the key drivers of this cross-market presence
the benefits or harms associated with cross-market presence.
We would welcome evidence on the economic impacts of the above, along the same lines set out under question one.
3.What effect can the accumulation and concentration of data within a small number of big firms be expected to have on competition?
We are particularly interested in whether data may constitute a ‘barrier to entry or expansion’ for companies seeking to compete in the digital economy. Please provide any evidence for your view.
4.What is the economic impact of the acquisition of smaller firms with relatively small market shares by much larger ones and is this different in the digital space than in other sectors?
Does the potential for acquisition of smaller firms provide an efficient source of capital and exit or does it affect innovation? Does acquisition of smaller firms raise the value of their innovations as they get incorporated into larger platforms or does it forestall potential future competition? Does the tax system or other policy features create biases that lead to more or less acquisitions than would be the case with a neutral policy regime?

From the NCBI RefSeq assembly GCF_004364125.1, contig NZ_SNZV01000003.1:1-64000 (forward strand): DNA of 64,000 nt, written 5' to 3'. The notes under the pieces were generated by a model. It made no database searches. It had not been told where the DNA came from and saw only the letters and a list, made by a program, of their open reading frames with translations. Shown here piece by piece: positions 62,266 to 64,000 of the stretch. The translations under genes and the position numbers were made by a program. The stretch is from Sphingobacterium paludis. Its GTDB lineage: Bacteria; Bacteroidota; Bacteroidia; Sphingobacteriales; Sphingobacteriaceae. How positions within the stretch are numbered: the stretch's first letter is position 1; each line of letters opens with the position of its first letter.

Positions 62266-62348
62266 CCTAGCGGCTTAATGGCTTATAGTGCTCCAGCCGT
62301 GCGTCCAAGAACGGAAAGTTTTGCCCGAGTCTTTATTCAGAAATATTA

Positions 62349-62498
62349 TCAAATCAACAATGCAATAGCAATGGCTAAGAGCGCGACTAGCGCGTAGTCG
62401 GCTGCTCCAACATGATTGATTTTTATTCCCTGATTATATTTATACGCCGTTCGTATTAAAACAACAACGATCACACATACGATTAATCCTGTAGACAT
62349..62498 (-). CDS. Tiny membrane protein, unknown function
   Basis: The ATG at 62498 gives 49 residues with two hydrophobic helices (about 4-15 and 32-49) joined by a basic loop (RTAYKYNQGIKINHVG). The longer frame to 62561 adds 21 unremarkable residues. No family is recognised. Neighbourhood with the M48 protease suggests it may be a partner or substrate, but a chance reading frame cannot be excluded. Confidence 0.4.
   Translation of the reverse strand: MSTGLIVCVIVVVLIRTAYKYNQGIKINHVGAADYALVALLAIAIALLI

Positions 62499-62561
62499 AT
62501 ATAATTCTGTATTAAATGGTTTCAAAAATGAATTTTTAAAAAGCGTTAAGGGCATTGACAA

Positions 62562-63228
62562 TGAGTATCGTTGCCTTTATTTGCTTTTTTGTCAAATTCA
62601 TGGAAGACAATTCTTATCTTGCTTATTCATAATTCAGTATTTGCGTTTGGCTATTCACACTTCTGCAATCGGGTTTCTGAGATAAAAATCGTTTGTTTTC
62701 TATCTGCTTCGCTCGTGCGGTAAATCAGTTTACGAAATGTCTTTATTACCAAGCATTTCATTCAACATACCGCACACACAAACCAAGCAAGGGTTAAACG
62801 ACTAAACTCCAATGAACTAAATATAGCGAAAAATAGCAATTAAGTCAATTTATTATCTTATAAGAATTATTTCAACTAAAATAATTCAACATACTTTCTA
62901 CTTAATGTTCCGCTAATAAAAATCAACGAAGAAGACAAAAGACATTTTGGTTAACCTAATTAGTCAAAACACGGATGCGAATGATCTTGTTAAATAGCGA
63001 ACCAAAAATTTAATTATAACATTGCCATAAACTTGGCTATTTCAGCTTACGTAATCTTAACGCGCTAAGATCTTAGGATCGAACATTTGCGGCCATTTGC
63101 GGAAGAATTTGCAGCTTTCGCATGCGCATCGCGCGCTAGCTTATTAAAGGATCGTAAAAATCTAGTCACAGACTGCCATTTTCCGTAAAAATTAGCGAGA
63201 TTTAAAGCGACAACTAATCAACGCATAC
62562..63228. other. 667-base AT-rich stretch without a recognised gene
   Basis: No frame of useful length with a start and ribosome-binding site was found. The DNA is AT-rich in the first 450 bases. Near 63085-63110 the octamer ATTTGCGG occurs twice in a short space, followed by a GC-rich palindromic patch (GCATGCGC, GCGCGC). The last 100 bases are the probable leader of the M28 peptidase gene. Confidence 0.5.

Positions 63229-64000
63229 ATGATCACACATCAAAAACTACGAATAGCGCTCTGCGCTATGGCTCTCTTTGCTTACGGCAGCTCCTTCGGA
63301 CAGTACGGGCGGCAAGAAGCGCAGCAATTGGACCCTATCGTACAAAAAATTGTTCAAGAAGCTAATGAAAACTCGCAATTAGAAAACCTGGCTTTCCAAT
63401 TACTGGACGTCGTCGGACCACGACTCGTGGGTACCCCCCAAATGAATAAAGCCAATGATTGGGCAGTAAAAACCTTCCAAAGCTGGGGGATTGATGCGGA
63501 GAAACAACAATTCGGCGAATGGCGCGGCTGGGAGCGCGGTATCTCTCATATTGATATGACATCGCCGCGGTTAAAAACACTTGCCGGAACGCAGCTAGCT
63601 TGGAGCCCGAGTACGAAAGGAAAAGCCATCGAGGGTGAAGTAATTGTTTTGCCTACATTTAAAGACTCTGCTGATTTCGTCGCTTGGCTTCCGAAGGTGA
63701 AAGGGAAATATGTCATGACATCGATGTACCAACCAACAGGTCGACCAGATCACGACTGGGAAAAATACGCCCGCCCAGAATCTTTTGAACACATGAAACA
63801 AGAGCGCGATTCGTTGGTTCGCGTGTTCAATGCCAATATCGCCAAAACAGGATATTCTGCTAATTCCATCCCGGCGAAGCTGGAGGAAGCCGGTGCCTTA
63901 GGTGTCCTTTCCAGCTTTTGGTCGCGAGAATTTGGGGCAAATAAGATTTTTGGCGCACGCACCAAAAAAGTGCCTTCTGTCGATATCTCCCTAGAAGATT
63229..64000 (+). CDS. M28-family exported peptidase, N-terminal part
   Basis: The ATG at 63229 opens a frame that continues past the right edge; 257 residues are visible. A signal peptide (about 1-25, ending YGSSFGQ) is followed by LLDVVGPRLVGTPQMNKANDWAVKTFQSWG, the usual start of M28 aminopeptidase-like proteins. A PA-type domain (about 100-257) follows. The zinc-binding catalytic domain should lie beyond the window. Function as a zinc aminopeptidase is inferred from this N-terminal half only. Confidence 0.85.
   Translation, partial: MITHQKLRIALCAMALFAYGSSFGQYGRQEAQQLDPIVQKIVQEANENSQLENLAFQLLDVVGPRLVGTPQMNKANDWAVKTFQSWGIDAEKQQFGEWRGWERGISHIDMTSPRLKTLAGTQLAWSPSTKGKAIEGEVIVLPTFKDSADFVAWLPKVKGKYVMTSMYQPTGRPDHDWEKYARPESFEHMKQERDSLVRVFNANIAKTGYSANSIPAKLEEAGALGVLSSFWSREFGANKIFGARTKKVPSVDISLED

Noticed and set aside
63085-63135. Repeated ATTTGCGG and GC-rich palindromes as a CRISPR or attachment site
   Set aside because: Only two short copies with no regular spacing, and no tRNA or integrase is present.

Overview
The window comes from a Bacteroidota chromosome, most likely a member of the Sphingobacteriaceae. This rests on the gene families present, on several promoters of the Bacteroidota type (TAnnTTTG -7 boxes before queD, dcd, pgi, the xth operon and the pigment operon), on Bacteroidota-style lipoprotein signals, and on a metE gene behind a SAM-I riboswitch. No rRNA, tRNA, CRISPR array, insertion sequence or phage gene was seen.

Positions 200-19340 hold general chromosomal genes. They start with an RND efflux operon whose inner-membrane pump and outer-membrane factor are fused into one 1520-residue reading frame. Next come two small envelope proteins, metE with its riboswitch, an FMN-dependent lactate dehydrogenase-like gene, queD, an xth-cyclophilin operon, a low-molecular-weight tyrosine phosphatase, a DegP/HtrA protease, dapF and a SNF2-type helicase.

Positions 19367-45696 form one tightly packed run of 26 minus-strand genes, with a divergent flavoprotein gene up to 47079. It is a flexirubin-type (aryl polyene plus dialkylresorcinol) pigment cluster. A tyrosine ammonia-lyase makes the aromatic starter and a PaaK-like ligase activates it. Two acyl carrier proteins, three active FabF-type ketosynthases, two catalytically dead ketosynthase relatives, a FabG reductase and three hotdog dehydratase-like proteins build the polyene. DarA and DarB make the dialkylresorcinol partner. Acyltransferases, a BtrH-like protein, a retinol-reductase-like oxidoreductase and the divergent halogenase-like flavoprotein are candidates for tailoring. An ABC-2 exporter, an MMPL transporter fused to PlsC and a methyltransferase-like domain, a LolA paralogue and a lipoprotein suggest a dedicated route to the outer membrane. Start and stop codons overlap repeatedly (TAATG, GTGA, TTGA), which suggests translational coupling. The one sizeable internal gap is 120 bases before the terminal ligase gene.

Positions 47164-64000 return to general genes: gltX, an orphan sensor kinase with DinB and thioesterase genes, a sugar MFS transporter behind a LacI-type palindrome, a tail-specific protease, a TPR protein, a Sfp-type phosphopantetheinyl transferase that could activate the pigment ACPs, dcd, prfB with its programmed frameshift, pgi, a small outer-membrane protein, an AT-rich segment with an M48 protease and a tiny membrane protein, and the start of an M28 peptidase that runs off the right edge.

5.To what extent is it relevant for any identified benefits and harms that consumers receive ‘free’ services, paid for through their data? How does this affect competition in associated markets, such as the market for online advertising?
Please provide any evidence for your view.
6.How do technologies such as artificial intelligence (AI) and machine learning affect competition and what are their implications for competition policy? Does algorithmic pricing raise new concerns about competition?
We are interested in any evidence on the implications of AI, machine learning and algorithms for competition. In particular we would welcome any evidence on whether prices set algorithmically but without explicit collusion can interact or converge in ways that would disadvantage consumers.
3.2 Policy and implementation solutions
7.What tools does competition policy need to deal with issues in the digital economy in a sufficiently timely, effective and far-sighted manner? To what extent are these in place in the UK?
A. What is the appropriate approach to mergers and takeovers in digital markets – what are the key challenges and how should they be addressed?